Vegas police nab woman wanted for trial in Hawaii
A hearing is set for Monday on Otsuka's possible extradition
A former Maui beauty queen awaiting trial on theft and forgery charges here has been arrested by Las Vegas police after she failed to appear in Honolulu Circuit Court last month.
A hearing for Lisa-Katherine Otsuka, 37, is scheduled for Monday in Las Vegas to determine whether she will be extradited, her attorney, William Harrison, confirmed yesterday.
Circuit Judge Dexter Del Rosario ordered that a bench warrant be issued for Otsuka's arrest after she failed to appear on Oct. 16 and 19 in anticipation of her Oct. 23 trial.
On Thursday, Deputy Prosecutor Chris Van Marter said he learned Otsuka had been arrested in Las Vegas and was in custody on the bench warrant. He filed a request to have Otsuka committed without bail upon her return to Hawaii for violating conditions of her bail. A hearing has not yet been scheduled.
In March 2003, then-Circuit Judge Sandra Simms granted Otsuka's request to reduce bail but, as a condition, ordered her not to leave this jurisdiction unless she received permission from the court. Otsuka was present at that hearing.
Harrison said he objected to the issuance of the bench warrant because Otsuka, who now lives in Las Vegas, had legitimate reasons for not appearing in court. Otsuka did not return because she is having difficulties with her latest pregnancy and has been ordered to complete bed rest. She has a history of miscarriages, he said.
"She kept in contact with her bail bondsman; we all knew where she was," he said. "For whatever reason -- I think it's politically motivated -- they rushed this warrant to be served on two Class C felonies when Class A felony warrants are outstanding in Hawaii."
Van Marter said Otsuka's representations to the court about her medical condition and failure to appear are "suspect and should be taken with a grain of salt given the nature of the charges and her prior history."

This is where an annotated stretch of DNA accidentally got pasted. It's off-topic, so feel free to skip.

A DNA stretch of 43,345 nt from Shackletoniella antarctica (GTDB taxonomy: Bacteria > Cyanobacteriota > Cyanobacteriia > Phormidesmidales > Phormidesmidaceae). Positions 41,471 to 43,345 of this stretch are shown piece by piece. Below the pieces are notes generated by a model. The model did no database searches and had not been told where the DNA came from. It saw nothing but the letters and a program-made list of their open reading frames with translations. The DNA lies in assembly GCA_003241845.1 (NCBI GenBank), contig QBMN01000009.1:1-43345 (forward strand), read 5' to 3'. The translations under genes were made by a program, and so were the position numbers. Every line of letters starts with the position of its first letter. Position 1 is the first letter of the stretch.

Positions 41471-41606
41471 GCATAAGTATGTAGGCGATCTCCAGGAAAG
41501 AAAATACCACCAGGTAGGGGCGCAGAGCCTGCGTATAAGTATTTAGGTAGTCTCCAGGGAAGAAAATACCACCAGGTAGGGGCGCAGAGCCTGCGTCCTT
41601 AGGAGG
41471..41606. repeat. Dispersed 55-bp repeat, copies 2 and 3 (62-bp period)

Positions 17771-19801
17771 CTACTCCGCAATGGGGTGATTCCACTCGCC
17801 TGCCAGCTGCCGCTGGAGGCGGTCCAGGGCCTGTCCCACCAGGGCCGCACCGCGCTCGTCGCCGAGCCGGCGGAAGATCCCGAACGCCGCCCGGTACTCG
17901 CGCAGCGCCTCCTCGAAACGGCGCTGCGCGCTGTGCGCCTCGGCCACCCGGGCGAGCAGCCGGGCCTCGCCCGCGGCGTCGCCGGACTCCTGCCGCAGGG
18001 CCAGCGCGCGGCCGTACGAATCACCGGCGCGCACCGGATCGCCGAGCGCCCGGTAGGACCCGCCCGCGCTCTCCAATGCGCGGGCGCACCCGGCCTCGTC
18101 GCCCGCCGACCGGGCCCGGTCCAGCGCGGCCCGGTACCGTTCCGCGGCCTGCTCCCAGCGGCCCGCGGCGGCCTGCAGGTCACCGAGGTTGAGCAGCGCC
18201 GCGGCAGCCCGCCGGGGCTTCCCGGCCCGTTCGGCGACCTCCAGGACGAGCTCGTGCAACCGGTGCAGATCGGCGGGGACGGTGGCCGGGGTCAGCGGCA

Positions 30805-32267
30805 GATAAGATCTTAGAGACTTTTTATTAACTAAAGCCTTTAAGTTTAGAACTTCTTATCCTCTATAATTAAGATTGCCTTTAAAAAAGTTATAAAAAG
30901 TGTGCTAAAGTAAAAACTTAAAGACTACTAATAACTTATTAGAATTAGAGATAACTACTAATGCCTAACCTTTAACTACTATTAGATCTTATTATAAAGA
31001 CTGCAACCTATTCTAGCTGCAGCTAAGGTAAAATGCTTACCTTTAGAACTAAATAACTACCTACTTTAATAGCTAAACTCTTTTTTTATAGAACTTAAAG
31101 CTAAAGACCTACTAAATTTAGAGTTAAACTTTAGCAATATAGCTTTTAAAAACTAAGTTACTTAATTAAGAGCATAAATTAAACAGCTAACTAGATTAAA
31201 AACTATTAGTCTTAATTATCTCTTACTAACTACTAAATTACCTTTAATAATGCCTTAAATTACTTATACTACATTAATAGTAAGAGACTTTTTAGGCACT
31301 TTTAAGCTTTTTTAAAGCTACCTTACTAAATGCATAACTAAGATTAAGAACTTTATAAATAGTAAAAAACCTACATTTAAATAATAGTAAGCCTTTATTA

"Her deliberate manipulation of the system on the eve of trial for the third time she gets pregnant -- all this will come out at the bail hearing."
It has been four years since Otsuka was indicted, and she has yet to go to trial.
Otsuka first made headlines in the fall of 2002 when her name surfaced during the city prosecutor's investigation into then-Mayor Jeremy Harris' political campaign. She allegedly was paid $300,000 by a former consultant to the campaign and was subpoenaed to testify before a grand jury. Harris denied knowing Otsuka.
Otsuka was subsequently indicted in October 2002 on unrelated charges in two separate criminal cases. She is charged with stealing $12,000 from former employer Hon/Hawaii Service Inc. by forging company checks while employed as a bookkeeper in 1999. Hon/Hawaii, a Kakaako auto repair shop owned by former state Rep. Bev Harbin, has since closed.
In the second case, she is accused of stealing $3,000 in 2001 from a nonprofit Tahitian dance troupe. Manutahi had raised the money so the group could participate in a Maui and Tahiti competition. According to court documents, she later told the group she had misplaced the money and could not replace it.
After numerous delays, five attorneys and becoming pregnant with her second child, Otsuka was warned by Del Rosario in July 2005 that if she fired her sixth lawyer, the court would consider it as waiving her right to counsel and that she would have to represent herself at trial.